The Next Generation of Dory Guides

1 Min. Read

For nearly 50 years, a few devoted river guides have carried on the legacy of running dories on the rivers of the West—a tradition fostered in by Martin Litton when he founded Grand Canyon Dories in 1969. Now, a new generation of dory guides is passionate about learning the ropes and carrying on Litton’s legacy. We talked to OARS guides Trevor Case, Amber Shannon and Godwin Peck to find out more about what it means to be among the next generation of dory guides.

What’s special about dories?

Trevor: There’s no better way to feel the river than with a dory.

Amber: Dories are magical. They have years of love and repair and boatmen’s angst in them.

Godwin: They are one of the most beautiful craft on the river. Dories are emblematic. Most of the boats are named after rivers or waterways that have been negatively affected by humans, and to me, this is a constant reminder of the conservation work that needs to be done to protect wild rivers and waterways.

Dories on Idaho's Main Salmon River in Idaho

How do dory trips contribute to the long-term preservation of places like the Salmon River and the Grand Canyon?

Trevor: One of the best ways to get people to fall in love with nature is to show it to them. Nowadays, people are so busy and absorbed in technology that they have no time to experience how truly amazing it is.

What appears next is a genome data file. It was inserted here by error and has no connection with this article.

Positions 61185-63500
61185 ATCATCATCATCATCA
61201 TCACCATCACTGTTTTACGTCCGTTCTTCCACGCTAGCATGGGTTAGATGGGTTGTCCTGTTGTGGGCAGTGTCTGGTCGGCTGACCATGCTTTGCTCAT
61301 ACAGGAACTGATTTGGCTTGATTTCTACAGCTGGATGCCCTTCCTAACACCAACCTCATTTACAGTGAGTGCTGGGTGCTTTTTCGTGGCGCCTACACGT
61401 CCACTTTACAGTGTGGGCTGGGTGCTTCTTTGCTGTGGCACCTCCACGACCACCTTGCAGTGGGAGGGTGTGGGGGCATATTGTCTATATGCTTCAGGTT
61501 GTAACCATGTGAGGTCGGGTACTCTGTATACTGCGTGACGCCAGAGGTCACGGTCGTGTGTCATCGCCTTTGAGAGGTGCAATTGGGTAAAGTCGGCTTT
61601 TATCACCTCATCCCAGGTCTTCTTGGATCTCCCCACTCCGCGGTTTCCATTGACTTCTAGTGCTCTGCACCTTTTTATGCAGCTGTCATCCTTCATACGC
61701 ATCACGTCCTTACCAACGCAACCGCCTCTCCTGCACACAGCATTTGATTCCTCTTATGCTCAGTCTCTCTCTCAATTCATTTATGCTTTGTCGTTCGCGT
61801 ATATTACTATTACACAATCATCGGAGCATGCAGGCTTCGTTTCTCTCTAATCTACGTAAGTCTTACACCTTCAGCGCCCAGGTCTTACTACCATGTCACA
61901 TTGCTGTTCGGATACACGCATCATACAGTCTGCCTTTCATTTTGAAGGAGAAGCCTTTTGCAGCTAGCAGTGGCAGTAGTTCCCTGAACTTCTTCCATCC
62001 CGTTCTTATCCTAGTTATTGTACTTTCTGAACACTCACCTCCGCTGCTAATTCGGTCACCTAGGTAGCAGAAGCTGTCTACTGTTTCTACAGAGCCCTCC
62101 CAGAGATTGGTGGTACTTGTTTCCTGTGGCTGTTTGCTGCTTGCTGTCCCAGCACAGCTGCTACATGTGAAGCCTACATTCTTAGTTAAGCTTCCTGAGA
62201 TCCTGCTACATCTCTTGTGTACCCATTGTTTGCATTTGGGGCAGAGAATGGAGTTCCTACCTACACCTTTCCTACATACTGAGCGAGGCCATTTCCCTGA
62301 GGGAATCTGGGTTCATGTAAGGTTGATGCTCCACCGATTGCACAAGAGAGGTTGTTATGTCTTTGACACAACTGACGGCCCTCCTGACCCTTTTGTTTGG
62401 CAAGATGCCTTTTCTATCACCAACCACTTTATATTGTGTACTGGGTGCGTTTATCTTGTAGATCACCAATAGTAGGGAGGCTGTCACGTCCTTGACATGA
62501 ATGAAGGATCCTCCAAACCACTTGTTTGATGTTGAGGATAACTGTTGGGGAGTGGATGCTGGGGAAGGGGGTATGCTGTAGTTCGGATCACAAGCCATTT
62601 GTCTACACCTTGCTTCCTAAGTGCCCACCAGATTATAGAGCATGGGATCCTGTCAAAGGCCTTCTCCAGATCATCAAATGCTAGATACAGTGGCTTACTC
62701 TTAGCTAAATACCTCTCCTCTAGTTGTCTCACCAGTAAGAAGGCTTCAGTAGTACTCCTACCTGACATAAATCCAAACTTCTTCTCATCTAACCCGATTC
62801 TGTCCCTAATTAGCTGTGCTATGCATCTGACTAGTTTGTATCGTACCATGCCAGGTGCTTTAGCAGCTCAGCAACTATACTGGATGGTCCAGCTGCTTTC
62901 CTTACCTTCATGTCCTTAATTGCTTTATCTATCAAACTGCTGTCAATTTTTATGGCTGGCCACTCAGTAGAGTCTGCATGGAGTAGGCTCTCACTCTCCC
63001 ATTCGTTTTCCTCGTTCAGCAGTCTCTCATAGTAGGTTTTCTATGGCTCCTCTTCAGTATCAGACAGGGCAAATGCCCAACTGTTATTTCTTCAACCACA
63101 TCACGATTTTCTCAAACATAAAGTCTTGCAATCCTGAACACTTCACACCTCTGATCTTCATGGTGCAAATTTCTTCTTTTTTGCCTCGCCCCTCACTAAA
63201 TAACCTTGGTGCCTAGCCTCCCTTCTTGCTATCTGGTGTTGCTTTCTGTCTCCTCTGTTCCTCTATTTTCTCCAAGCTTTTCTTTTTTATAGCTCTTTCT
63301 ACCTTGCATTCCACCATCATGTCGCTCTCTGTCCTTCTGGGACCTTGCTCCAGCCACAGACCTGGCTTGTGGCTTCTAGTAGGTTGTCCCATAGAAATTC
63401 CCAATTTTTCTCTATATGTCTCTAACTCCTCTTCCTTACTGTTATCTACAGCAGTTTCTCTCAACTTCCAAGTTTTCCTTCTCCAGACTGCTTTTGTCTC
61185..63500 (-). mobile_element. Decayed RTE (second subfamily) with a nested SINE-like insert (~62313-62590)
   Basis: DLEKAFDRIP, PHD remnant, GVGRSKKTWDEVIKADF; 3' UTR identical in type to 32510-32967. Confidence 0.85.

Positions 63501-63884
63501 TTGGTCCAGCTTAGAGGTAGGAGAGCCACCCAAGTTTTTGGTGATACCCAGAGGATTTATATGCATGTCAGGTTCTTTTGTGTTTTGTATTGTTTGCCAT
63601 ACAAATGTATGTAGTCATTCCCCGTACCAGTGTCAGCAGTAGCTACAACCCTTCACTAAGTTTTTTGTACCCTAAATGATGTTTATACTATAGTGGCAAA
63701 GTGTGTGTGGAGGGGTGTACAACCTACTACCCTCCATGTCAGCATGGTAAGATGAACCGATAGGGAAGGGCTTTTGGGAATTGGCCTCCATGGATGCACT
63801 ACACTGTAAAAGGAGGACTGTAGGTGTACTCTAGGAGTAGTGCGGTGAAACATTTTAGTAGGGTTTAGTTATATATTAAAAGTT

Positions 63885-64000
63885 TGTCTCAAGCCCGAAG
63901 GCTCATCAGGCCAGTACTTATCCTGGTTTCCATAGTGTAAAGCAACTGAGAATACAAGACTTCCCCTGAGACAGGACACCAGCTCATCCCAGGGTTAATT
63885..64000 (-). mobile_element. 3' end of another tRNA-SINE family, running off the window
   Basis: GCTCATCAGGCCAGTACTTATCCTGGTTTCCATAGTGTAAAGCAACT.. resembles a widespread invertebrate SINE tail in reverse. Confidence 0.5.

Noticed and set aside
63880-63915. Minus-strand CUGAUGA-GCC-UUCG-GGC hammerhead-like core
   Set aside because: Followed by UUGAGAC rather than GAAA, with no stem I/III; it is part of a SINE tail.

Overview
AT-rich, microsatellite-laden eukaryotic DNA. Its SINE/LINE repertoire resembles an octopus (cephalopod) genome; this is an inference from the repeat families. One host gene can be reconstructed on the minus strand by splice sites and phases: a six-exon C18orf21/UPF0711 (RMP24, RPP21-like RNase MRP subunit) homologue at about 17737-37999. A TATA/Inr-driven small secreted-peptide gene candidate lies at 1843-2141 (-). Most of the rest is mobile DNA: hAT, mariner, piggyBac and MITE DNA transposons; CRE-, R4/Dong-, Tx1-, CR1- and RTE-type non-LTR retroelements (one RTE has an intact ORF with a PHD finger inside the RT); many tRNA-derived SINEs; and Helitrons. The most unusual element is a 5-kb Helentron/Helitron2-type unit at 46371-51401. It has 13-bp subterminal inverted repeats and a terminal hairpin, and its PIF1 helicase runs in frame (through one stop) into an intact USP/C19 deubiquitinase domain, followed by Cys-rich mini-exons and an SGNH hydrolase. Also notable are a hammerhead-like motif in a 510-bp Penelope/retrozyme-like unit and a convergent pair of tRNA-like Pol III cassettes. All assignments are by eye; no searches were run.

Amber: The more people we can get to realize how important these places are, the more likely they are to fight for them when the time comes.

Godwin: Dory trips make wilderness areas accessible in one of the most beautiful, unobtrusive ways possible. It is hard to come away from a dory trip and not feel a sense of awe and appreciation for a river. The more people that feel this sense of wonder, the more they will be willing to fight for the preservation of wild areas.

OARS. Guide Trevor Case rowing a dory as a kid

As the next generation of dory guides, why do you think this is more important than ever?

Trevor:  We have a duty and a responsibility to protect these places.  I want my kids and grandkids to experience their beauty. And I want people who would otherwise never see these places to experience their beauty.

Amber: Our world is changing as we speak. Global warming and an eminent world water crisis, mining interests and the need for more development are all going to affect our rivers in this lifetime. If we don’t have people to fight, we are going to lose the lifeblood of our planet.

Godwin: Even though people might recognize that wilderness is important, and that we should protect wild areas, it is hard to care for places that you have never seen in person. There is no substitute for being fully immersed. When people visit places like the Grand Canyon and the Frank Church Wilderness they realize that there is no way to replicate or replace that kind of beauty.

Video: Corey Robinson | Photos: Justin Bailie and The Case Family

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